History of UChicago

The University of Chicago has been historically unwelcoming to minority groups and students, and has supported racially divisive initiatives on the South Side of Chicago. Some scholars go further and argue that it was founded using money from a slave plantation. The University must become more equitable and accessible for underrepresented students. 

Below is a standing resource detailing what they don't tell you about UChicago's history.


The Founding(s): The Old and New Universities of Chicago


The old University of Chicago. It was established in 1856, on ten acres of land donated by Senator Stephen A. Douglas.

Image courtesy of University of Chicago Photographic Archive

All official university sources maintain that the University of Chicago came to being in 1890, when it was founded by John D. Rockefeller and the American Baptist Education Society and took William Rainey Harper as its first president. No official university source mentions that this was the second time that the university was founded. Before the current university, there existed an institution founded in 1856, that is now called the “Old University of Chicago”. The Old University of Chicago’s campus was in the city's Bronzeville district, but the University was badly damaged by fire in 1874; it was foreclosed upon by its creditors and forced to shut down in 1886. The current University of Chicago, as it stands today in Hyde Park, was founded four years later. However, despite sharing a name and numerous other assets, the current university maintains that the two institutions are completely separate. In 2017, a University spokesperson told the Maroon that “the current University of Chicago, founded in 1890, had no financial or legal relationship with the ‘first’ University of Chicago.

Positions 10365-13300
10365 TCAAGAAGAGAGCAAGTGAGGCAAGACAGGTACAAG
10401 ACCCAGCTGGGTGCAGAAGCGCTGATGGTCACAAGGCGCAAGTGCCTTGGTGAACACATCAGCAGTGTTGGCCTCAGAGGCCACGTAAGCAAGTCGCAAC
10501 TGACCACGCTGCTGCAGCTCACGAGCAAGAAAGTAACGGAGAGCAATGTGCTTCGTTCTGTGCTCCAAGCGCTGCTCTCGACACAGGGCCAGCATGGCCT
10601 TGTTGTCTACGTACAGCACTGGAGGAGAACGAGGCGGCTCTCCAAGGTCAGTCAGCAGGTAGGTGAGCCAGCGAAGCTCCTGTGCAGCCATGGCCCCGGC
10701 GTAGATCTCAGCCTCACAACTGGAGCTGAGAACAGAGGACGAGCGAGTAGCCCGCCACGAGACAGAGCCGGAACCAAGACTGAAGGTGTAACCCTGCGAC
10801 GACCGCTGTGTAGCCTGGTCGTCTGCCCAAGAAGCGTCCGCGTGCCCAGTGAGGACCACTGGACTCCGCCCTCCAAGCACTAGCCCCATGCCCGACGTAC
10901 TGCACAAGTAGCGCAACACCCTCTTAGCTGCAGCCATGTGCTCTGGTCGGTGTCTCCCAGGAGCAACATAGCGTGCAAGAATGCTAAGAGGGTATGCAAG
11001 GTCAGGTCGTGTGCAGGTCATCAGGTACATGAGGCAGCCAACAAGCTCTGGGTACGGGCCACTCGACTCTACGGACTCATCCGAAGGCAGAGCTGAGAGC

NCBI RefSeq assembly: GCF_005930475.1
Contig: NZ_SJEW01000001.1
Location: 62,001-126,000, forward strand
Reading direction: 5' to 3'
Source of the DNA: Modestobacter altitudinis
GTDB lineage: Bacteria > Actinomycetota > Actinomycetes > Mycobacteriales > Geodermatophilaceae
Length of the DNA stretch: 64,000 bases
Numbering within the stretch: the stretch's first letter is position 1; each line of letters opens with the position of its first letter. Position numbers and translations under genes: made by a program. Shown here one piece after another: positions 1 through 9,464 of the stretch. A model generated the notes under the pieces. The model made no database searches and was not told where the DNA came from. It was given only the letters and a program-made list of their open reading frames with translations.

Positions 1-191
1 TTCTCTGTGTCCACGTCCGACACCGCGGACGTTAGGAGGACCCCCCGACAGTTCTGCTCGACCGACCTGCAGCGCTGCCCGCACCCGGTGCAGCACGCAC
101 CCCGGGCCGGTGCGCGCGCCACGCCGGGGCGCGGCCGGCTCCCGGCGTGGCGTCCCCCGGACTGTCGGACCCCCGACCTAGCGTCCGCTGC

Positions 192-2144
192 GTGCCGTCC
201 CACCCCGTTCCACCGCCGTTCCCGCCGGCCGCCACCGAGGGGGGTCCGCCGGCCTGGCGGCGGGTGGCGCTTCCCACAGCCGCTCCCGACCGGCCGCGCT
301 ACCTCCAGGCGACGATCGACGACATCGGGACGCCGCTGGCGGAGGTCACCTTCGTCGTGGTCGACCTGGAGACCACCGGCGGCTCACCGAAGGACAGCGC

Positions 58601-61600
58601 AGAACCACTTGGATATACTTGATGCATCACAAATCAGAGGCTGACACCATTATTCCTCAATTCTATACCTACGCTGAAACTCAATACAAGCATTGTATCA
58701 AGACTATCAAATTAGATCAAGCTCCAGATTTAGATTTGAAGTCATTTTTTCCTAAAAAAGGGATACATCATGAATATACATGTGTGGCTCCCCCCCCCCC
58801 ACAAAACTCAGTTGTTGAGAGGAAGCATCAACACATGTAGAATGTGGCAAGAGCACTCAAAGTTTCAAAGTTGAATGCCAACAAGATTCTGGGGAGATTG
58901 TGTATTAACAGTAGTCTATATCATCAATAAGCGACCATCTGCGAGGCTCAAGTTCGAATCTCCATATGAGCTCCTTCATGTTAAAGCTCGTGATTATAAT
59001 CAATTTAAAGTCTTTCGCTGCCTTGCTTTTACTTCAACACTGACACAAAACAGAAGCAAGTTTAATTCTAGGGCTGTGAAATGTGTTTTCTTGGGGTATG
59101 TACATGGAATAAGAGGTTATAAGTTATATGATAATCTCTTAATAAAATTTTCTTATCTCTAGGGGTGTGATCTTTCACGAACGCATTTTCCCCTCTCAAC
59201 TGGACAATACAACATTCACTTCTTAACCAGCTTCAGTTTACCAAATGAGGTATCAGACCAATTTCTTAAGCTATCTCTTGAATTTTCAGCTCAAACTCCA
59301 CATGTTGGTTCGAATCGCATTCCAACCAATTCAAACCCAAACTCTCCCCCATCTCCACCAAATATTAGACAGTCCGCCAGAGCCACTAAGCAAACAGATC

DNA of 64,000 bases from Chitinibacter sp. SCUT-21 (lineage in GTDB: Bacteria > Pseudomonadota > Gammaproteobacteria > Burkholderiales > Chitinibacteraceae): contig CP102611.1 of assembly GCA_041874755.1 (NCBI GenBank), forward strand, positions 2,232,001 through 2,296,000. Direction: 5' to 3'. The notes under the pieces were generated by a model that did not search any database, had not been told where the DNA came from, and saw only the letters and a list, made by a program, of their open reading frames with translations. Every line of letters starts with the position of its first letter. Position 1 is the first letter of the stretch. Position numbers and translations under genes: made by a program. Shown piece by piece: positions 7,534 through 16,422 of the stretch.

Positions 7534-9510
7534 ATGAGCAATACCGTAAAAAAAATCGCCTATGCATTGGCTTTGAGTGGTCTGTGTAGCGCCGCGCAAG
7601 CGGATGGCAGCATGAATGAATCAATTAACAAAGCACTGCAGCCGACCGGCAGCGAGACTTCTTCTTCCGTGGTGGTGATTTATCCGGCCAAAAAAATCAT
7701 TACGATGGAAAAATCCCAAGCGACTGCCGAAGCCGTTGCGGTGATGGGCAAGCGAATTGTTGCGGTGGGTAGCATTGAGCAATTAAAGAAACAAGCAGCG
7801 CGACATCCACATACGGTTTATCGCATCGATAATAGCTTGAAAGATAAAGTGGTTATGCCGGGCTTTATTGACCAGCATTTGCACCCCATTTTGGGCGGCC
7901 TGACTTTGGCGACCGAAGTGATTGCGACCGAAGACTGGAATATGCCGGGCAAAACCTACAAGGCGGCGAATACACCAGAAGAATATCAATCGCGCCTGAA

There is an argument that the current University of Chicago has carefully kept this strict distance from its pre-Civil War predecessor for a reason: the older institution was founded on money that came from a slave plantation. The institution began on 10 acres of land donated by Mississippi slave-holder Stephen A. Douglas, whose bronze portrait hangs in the current UChicago’s Hutchinson Commons. Douglas was the founder of the Old University and the first president of the university’s board of trustees. In a report on the conditions of his slave plantation, published in 1858, the Chicago Press and Tribune described Douglas’ treatment of his slaves as “inhuman and disgraceful”. The Old University of Chicago leveraged the land donated by Douglas and borrowed $6 million dollars (in present-day value) to build its campus and infrastructure, as well as to give itself a $4 million endowment. 

Some say that this link does not exist. The current University was founded by Rockefeller, an abolitionist, and has no connection to slavery. But there is extensive evidence, in the form of books, legal documents, publications, and faculty and donor testimonials, that connects the two institutions. In his book, The University of Chicago: A History, Dean John Boyer makes a strong case for a connection between the Old University and the new, saying that the current University has “a plausible genealogy as a pre-Civil War institution”- aka, the Old University from 1856.


Members of Reparations at UChicago Working Group at a racial justice rally in October 2017.

Image courtesy of the Chicago Maroon

The current University’s refusal to accept its ties to the past has drawn outcry from the Reparations at UChicago Working Group (RAUC), which is made up of students and professors at UChicago. The RAUC campaign has been lobbying for UChicago to recognize that “the University of Chicago owes its entire presence to its past with slavery”.